2016 | Jaume Collet-Serra | 86 minutes | USA
Synopsis: After her mother dies of cancer, Nancy Adams (Blake Lively) drops out of med school and heads to a secret beach in Mexico, one her mother used to visit. Surfing alone, she is attacked by a large shark and stranded on a small rock about 200 yards from shore.
One of the handful of big theatrical horror releases of the summer of 2016 (produced by Columbia Pictures), The Shallows is expertly directed by Jaume Collet-Serra, who is no stranger to horror. Collet-Serra has helmed House of Wax (2005) and Orphan (2009), as well as directing the first two episodes of ABC’s interesting but finally foundering supernatural found-footage horror series, The River (2012).
The Shallows has inevitably been compared to Jaws (Steven Spielberg, 1975), which both is and is not an accurate comparison. On the one hand nothing like Jaws, The Shallows does, toward the end in particular, make numerous covert references to it—offering an explicit and interesting re-writing. Read more
TV Movie 2015 | Jim Wynorski | Not Rated | 84 minutes | (USA)
Review: “Sharkansas” takes a bite out of my horror comedy lovin’ heart.
Synopsis: Local fracking shatters the earth’s core, releasing deadly prehistoric sharks with a taste for voluptuous female inmates who recently escaped imprisonment…or did they?
I am going to break this post in to two parts. The first part being a simple review of the film’s pros and cons…the second part unleashes my love of sharks and includes a rant about something really cool that I noticed about this film.
The Nuts and Bolts:
I absolutely loved this movie! The only reason I gave it a B+ instead of an A is because I slightly enjoyed Jersey Shore Shark Attack (2012) more so I had to prioritize. I will be clear; this film is a B horror film that incorporates a lofty flavoring of cheese with its horror. If you are looking for super special effects or a really scary plot, then this movie might not be for you (although I still suggest you give it a shot). Read more
NR | 11 min |Brandon Taylor | USA | 2016
A horror short featuring an all-female cast, The Price of Bones stars Summerisa Bell Stevens, Jordan Anton, and Lisa Dennett as two young women, Caprice (Stevens) and Heather (Anton), and Caprice’s unsympathetic mother (Dennett). The film is written by Samantha Kolesnik, directed by Brandon Taylor, and produced by Kolesnik, Melissa Sherry, Michael Sherry, and Hollow Tree Films.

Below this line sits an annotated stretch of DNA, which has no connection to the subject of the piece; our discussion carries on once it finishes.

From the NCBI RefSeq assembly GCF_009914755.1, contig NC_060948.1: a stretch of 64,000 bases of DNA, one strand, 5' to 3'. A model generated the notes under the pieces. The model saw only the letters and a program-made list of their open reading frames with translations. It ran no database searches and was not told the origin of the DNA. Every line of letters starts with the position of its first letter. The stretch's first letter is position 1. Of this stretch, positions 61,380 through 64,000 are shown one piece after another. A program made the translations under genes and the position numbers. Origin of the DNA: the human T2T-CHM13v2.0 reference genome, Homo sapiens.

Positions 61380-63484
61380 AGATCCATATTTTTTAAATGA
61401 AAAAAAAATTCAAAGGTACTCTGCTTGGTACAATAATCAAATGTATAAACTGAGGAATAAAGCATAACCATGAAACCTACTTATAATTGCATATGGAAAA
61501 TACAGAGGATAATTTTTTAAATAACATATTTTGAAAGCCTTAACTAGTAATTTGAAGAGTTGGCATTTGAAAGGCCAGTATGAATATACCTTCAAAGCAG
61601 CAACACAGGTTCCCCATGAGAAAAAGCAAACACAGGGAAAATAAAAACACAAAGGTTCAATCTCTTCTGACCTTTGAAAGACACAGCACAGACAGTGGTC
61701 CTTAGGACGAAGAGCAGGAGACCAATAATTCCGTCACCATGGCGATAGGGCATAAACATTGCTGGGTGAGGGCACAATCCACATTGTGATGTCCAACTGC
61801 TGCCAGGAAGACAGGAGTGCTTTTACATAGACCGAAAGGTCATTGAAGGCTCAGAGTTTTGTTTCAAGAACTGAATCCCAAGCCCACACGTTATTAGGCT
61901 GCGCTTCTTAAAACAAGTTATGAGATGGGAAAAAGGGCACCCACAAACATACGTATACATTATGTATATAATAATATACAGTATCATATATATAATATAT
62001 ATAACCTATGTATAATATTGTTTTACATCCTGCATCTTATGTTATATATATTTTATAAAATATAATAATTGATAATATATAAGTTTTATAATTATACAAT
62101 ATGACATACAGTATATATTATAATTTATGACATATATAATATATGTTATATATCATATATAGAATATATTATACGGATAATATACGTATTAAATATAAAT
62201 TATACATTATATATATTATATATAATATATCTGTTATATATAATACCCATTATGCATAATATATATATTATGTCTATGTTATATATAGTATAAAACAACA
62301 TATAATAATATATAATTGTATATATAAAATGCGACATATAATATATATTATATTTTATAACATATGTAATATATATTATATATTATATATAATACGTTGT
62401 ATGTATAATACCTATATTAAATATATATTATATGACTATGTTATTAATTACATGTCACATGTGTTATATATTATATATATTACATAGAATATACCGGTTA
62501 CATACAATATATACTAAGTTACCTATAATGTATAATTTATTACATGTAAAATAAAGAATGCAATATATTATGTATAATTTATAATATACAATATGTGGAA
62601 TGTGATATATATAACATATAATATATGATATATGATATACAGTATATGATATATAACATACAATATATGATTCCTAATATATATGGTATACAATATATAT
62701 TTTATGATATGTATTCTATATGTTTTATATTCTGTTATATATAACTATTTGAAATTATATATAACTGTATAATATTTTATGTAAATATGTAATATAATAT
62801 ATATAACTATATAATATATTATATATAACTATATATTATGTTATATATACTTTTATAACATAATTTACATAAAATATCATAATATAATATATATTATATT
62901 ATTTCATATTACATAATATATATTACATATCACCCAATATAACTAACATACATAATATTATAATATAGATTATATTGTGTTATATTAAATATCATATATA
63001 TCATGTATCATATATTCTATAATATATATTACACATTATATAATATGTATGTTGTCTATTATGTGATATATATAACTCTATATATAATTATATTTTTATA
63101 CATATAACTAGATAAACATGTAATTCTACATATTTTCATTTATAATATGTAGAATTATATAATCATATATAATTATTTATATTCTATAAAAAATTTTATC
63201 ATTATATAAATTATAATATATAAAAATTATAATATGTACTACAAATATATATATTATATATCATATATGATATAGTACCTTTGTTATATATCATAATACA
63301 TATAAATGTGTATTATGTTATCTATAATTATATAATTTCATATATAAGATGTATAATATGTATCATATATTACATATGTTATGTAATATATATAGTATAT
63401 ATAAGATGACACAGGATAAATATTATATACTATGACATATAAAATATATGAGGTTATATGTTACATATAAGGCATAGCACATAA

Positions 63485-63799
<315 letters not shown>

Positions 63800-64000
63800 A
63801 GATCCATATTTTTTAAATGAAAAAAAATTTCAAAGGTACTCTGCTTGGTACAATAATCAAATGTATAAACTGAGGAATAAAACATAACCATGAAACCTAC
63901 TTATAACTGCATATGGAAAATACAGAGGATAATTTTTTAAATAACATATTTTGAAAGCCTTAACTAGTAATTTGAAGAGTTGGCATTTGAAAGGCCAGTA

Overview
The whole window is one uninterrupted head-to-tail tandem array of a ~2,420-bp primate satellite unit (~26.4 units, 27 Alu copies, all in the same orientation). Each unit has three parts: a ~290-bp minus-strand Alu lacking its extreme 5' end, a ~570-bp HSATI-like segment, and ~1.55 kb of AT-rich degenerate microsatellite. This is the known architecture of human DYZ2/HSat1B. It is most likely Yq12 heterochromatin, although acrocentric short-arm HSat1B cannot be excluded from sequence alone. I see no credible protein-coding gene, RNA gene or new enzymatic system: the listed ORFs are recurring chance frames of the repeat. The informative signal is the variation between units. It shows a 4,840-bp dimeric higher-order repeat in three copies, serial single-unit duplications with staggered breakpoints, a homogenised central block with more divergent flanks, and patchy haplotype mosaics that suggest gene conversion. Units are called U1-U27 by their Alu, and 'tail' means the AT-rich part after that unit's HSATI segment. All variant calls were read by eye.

The Price of Bones is about the intense pressure on girls and women to be thin, a pressure that, not least, creates severely disordered eating and exercise habits. Taking the perspective of Caprice, the film focuses both visually and narratively on bodies and food, showing us the constricted world of a woman who can’t see and experience anything that doesn’t have to do with the size of her body. She wakes up and looks at her body; she goes into the kitchen and is confronted with food she doesn’t want to eat and a mother who tries to make her eat it; she exercises with her friend, and they talk about eating and about how thin they are and how much thinner they need to be. Read more
Guest Author: Erin Wilson
R | 87 min | David Farr | UK | 2015
David Farr’s The Ones Below (2015) has much in common with recent parent-horror treasures like The Babadook (Jennifer Kent, 2014) and Goodnight Mommy (Severin Fiala and Veronica Franz, 2014). While viewing each one, I spent much of my time thinking: “This film is doing a great job making parenting look like a terrifying nightmare.” The Ones Below is a film about the myriad of horrors facing modern mothers. With understated intensity, Farr documents the struggles of new parenting, and the potentially horrifying consequences of the persistent scrutiny that mothers endure.
The film follows a woman named Kate (Clémence Poésy) and her husband, Justin (Stephen Campbell Moore), in the last months of her first pregnancy and first months of motherhood. “The Ones Below” are their new downstairs neighbors, Jon (David Morrissey) and Theresa (Laura Birn). Like Kate, Theresa is in the second trimester of pregnancy. In spite of that shared experience, these women could not be more different. Costuming and makeup choices highlight the contrast. Theresa’s appearance is always pristine. Her outfits are bright and coordinated, often complementing her husband’s, and her makeup is always immaculate. She looks more like a model in an ad for maternity clothing than an average pregnant woman. While Kate is certainly beautiful, she seems downright frumpy by comparison. She wears oversized clothes, her hair is usually pulled back in a low bun, and her makeup is minimal. Kate’s experience of pregnancy is uncomfortable, exhausting, and sometimes not very flattering. Theresa is what popular media would have us believe pregnancy is: a beautiful woman joyfully enjoying her pregnancy, glowing at all times. Read more
R | 98 min | Tod Williams | USA | 2016
Cell is a disaster, and I say that as someone who has read (and liked) Stephen King’s novel and was very much looking forward to this adaptation. Moreover, the fact that Cell is directed by Tod Williams, who also directed Paranormal Activity 2 (in my view, the best entry in the franchise), stars John Cusack and Samuel L. Jackson, and was written in part by Stephen King himself, promised much more than what, unfortunately, has been delivered.
Cell is something of a cross between Danny Boyle’s 28 Days Later (2002) and M. Night Shyamalan’s The Happening (2008), though not nearly as good as either (yes, not as good as The Happening!). Read more